5. In April of 2014, I stopped by the Champion booth at Sun & Fun and spoke to the main person there. I shared my findings with him on my 2 year old Champion plugs that I had pulled out of my Mooney, which all showed the high resistance and some internal corrosion. He gave me a contact at the factory and said they would replace them all, which they did without a flinch. I had already swapped out for Tempest plugs after experiencing poor starting problems. I eventually replaced one of my Slick mags to finally clear up the starting problem altogether. After reading your article, I’m suspecting that the defective plugs may have caused my 2 year old mag to fail as well, but I hold little hope that Champion will freely replace or reimburse that item! Is it going to take serious injury or death to convince Champion to completely come clean on this problem?

  6. Thank You Again Mike,

    I have electronic ignition on my Mooney 201, it powers the bottom plugs, regular magneto powered top plugs. The EI powered plugs have shown a much accelerated effect of increased resistance as compared to the mag powered plugs. I ohm test them all at oil change, every 25 hours. I’ll be looking for the new non slotted types.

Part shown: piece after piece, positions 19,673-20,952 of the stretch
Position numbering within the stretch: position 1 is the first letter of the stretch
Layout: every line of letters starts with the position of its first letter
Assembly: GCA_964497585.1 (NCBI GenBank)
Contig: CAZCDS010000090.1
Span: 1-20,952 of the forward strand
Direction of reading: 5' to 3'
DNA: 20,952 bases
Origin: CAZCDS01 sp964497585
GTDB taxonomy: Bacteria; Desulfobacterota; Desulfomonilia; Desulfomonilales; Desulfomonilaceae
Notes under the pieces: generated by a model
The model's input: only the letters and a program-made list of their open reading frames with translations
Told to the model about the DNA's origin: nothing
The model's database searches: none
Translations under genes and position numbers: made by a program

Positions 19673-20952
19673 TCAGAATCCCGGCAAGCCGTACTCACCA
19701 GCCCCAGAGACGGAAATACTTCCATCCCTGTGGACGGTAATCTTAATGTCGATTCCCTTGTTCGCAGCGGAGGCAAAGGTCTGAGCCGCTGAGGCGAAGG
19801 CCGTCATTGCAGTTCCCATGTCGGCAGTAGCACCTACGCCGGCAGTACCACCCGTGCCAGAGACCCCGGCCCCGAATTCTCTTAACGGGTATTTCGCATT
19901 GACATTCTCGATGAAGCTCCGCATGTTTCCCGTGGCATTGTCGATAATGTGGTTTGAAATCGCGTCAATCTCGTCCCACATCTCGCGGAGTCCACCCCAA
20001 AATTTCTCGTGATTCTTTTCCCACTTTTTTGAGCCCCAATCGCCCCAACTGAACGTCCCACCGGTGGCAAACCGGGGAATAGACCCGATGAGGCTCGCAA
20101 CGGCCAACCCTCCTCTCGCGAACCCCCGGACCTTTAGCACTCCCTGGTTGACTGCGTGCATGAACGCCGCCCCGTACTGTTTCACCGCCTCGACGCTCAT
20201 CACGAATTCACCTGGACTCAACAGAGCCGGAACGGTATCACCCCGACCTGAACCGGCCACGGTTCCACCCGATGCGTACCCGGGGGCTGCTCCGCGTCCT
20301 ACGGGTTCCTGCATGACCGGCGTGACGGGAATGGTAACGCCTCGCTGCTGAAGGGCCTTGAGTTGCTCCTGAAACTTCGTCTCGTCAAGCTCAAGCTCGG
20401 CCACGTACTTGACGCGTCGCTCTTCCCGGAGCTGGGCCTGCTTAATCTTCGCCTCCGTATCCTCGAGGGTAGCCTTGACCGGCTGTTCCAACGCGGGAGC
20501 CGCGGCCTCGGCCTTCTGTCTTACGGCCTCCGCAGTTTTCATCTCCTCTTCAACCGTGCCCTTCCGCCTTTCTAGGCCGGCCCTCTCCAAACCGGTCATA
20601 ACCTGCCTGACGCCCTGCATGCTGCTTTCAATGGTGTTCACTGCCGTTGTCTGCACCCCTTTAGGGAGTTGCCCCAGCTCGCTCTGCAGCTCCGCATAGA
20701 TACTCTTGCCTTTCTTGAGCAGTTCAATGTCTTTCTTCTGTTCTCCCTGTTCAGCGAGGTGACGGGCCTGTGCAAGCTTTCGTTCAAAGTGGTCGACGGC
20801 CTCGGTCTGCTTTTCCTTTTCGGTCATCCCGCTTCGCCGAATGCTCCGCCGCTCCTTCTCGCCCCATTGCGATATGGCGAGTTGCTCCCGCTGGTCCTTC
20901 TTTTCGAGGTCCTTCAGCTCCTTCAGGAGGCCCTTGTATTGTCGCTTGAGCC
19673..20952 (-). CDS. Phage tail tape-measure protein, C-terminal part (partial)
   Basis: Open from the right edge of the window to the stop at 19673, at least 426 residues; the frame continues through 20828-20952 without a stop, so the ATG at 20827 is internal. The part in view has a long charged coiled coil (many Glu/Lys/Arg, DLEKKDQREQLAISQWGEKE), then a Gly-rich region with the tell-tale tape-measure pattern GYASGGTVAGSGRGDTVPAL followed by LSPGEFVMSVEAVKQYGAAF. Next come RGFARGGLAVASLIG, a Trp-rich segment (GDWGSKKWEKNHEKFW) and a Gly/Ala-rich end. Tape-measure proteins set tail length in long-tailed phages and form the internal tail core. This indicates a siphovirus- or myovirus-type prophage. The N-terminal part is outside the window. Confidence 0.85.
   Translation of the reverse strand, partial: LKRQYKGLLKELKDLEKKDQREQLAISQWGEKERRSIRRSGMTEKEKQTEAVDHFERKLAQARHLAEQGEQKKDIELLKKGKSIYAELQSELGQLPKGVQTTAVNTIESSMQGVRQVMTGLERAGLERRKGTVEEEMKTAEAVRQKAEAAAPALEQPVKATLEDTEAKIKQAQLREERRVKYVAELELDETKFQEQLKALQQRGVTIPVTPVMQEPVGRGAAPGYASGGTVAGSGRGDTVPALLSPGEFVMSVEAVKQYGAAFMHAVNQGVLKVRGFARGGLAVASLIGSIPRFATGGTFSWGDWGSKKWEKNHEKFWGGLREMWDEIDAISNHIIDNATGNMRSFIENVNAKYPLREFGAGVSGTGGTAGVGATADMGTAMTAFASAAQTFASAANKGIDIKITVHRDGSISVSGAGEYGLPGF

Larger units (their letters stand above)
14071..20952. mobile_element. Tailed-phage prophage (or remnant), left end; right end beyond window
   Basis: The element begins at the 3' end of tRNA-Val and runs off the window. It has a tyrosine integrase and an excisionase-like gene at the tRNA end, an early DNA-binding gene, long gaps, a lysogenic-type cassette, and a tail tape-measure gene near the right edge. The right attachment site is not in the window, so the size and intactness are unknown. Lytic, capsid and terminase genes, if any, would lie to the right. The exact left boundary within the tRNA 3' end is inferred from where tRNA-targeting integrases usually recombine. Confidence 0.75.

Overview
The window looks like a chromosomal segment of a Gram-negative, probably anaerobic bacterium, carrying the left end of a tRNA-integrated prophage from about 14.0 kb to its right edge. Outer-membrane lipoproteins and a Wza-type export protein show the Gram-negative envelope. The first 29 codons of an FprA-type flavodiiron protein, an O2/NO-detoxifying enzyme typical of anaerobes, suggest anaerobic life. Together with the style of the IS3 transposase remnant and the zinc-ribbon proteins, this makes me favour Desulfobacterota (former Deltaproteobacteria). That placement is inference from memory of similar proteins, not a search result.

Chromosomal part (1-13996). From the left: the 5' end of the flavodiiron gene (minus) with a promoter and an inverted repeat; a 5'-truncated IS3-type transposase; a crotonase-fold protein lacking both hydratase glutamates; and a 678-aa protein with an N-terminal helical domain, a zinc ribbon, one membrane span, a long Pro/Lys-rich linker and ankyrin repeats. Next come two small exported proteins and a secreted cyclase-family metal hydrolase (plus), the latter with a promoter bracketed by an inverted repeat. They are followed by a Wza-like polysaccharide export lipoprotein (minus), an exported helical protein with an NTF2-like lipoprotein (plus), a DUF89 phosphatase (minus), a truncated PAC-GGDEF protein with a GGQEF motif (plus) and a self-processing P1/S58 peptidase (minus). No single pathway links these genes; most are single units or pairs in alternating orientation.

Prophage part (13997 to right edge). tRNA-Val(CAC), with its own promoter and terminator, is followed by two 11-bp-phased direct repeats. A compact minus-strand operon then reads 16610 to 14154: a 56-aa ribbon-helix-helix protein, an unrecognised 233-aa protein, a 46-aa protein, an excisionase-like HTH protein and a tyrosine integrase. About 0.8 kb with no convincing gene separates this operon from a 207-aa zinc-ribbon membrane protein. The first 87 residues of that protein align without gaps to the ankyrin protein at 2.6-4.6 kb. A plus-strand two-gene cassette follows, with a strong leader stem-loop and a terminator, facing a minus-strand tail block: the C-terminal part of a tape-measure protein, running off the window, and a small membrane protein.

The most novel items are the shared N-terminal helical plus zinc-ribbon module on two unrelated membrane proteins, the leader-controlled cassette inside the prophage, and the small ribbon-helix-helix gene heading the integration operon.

Question for you, you mention Champion was in denial for 6 years. You mention you first noticed this in 2008 – what changed in 2008 ? And what was the failure mode of the resistors Mr. Nerheim found ?

    Very Best Regards

  7. I had only one of more than a dozen plugs that tested “good”. The remainder were either cracked or open resistance. On several plugs the resistive element was completely OPEN, meaning the magneto has to arc across the resistor – do a YouTube search for Max Nerheim Champion, and you will see a short video. As a “Motörhead” I often wonder what the perfect spark gap voltage is, well in this case it is about 0.05′ across the spark plug gap and another about 0.5′ gap across the resistor! One very unfortunate scenario could happen if one spark plug is bad (open resistor) and the next in the firing sequence is “good” – the arc could conceivably jump inside the magneto to the next cylinder in the firing sequence! A VERY bad thing!

    Here is the complete write-up I did for Beechtalk:
    http://www.beechtalk.com/forums/viewtopic.php?f=37&t=59668&p=671584&hilit=Max+Nerheim+champion+Cessna+421+cracked#p671584

    If you fly with Champions, I would remove them every oil change, check for cracks and resistance!

    BTW, the problem can not be tested and identified at run-up since the pressure in the combustion chamber is less than during high power climb/cruise and hence require less voltage to arc over, and the air pressure inside the magneto is higher, resulting in higher break over voltages. (Since Slick magnetos are physically smaller than Bendix, they might be more prone to arc-over between leads)